List Builder Pattern – Unit Testing Object Hierarchies in C#

When coding processing-intensive tasks, my classes are typically immutable and data-only (similar to F# records without structural equality). I then create classes that take the inputs through the constructor and transform the data with a single public method call.

In order to unit test this code, I need to be able to quickly generate dummy test data. At this point I usually turn to the builder pattern.

Sample Application

In the following examples we have a simple data hierarchy of a CAD assembly. An assembly has a name, ID, and a list of parts. Each part has a name, ID, mass, and quantity.

public class Assembly
{
	public Guid Id { get; private set; }
	public string Name { get; private set; }
	public IList<Part> Parts { get; private set; }

	public Assembly(Guid id, string name, IList<Part> parts)
	{
		Id = id;
		Name = name;
		Parts = parts;
	}
}

public class Part
{
	public Guid Id { get; private set; }
	public string Name { get; private set; }
	public int Quantity { get; private set; }
	public double Mass { get; private set; }

	public Part(Guid id, string name, int quantity, double mass)
	{
		Id = id;
		Name = name;
		Quantity = quantity;
		Mass = mass;
	}
}

After reading assembly data from a spreadsheet or some other user input, we need to validate it before inserting it into the database. We will unit test the following rules.

  • Assembly names must be unique.
  • Part names must be unique within and across assemblies.

Builder Pattern

The standard unit test builder pattern:

  1. Establishes default values for all fields
  2. Provides public setters to override the defaults – typically using a fluent style interface.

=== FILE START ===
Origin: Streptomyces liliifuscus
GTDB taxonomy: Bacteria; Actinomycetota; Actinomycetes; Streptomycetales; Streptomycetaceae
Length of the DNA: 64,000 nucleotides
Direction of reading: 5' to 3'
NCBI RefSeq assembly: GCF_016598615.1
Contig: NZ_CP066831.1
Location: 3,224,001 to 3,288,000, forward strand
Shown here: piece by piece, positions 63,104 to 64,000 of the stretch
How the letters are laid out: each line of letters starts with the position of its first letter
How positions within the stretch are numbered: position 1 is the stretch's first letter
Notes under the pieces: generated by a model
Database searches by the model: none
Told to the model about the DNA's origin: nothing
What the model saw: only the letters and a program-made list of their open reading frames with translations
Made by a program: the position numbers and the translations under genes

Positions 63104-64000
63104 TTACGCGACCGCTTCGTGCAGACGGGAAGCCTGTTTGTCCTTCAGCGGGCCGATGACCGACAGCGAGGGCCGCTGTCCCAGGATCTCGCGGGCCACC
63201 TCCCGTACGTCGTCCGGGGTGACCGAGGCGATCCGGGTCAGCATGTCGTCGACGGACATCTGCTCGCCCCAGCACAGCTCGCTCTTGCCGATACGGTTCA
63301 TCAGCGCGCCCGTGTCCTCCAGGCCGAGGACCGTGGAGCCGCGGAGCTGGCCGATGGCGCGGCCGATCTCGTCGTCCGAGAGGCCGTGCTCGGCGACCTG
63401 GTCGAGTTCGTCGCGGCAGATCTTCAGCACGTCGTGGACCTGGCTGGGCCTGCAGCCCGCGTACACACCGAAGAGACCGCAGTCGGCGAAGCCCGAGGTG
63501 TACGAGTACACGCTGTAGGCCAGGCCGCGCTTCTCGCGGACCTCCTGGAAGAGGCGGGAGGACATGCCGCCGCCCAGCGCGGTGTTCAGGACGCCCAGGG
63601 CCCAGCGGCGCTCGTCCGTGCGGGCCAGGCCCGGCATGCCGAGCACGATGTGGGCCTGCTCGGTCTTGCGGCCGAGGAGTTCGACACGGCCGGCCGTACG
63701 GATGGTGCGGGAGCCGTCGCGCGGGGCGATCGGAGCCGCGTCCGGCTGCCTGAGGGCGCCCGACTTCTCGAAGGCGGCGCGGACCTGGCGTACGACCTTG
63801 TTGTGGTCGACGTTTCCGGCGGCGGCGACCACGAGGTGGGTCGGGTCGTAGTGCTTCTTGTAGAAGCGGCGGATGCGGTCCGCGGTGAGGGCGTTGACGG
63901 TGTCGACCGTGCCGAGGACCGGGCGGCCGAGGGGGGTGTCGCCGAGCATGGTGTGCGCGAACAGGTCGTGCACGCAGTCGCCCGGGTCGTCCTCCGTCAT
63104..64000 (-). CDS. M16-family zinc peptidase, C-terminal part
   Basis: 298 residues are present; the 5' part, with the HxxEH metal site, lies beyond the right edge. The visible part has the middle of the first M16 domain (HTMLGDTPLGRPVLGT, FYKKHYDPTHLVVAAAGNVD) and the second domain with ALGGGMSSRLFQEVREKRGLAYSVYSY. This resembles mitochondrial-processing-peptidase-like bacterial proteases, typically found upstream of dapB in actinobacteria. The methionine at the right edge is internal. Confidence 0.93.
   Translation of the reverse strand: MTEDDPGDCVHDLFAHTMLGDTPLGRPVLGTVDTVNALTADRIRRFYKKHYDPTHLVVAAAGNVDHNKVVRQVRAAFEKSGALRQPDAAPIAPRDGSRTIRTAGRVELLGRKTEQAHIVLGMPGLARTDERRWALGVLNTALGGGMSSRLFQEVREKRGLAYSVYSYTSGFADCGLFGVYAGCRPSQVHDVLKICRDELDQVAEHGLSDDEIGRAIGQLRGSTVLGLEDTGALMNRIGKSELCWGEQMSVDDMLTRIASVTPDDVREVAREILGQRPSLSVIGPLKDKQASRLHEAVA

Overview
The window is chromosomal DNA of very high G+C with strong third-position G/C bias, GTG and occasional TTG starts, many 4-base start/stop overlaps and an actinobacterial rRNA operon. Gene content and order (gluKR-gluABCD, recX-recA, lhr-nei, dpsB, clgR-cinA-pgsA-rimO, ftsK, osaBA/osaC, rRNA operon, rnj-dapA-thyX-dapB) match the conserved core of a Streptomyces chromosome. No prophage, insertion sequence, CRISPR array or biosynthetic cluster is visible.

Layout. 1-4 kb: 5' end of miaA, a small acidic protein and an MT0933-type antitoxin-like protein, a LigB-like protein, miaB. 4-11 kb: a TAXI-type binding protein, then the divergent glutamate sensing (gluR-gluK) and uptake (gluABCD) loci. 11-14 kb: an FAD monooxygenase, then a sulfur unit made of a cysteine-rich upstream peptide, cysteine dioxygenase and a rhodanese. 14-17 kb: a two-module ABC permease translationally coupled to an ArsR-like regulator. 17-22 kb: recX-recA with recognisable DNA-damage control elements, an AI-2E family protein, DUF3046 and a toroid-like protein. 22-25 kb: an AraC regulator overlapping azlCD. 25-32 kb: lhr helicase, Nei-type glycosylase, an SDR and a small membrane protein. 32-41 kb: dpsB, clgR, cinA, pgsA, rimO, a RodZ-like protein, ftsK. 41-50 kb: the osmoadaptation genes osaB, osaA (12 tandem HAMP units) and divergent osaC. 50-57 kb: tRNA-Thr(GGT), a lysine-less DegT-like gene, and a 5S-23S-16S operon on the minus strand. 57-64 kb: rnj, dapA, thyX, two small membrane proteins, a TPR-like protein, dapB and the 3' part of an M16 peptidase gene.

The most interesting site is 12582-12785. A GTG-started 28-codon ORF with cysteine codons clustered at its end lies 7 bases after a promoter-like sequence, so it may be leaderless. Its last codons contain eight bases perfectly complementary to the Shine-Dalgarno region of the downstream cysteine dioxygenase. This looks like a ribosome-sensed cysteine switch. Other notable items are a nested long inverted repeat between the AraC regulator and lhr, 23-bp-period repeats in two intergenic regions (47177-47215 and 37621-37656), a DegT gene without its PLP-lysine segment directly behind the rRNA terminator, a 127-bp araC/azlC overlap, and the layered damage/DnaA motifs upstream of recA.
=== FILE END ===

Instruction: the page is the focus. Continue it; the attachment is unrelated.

3. Contains a Build() method (or an implicit conversion) which calls the constructor to build the type under test.

An assembly builder would look like this.

 
public class AssemblyBuilder
{
	private Guid _id = Guid.Parse("b5f6f602-f123-4730-b1b2-9c246f4807e8");
	private string _name = "Assembly 1";
	private IList<Part> _parts = new List<Part>();

	public AssemblyBuilder Id(Guid id)
	{
		_id = id;
		return this;
	}

	public AssemblyBuilder Name(string name)
	{
		_name = name;
		return this;
	}

	public AssemblyBuilder Parts(IList&lt;Part&gt; parts)
	{
		_parts = parts;
		return this;
	}

	public Assembly Build()
	{
		return new Assembly(_id, _name, _parts);
	}
}

A unit test for assembly name uniqueness would look like:

public void Validate_DuplicateAssemblyNames_Error()
{
	var assembly1 = new AssemblyBuilder()
					.Name("Wing").Build();

	var assembly2 = new AssemblyBuilder()
					.Name("Wing").Build();

	var validator = new AssemblyValidator(new[] { assembly1, assembly2 });
	var error = validator.Validate();

	Assert.Contains("duplicate names", error);
}

There are a couple issues with this approach already.

1. When making several assembly instances the default behavior is to create the same exact assembly. What’d we like is for each assembly be different but valid. For Guid fields all we need is a call to Guid.NewGuid(). For other fields we will need to make some helper methods.

2. It’s tedious to call multiple builders to make a list. We want something like NBuilder.

var assemblies = Builder<Assembly>CreateListOfSize(2)
					.TheFirst(2).With(a => a.Name = "Wing").Build();

However we can’t use NBuilder here because the class fields do not have public setters and there is no default constructor. NBuilder also nulls the Parts field by default.

3. We’ve completely avoided the parts collection in this implementation. This goes back to point #1 where we’d like to generate a list of unique and valid objects.

List Builder Pattern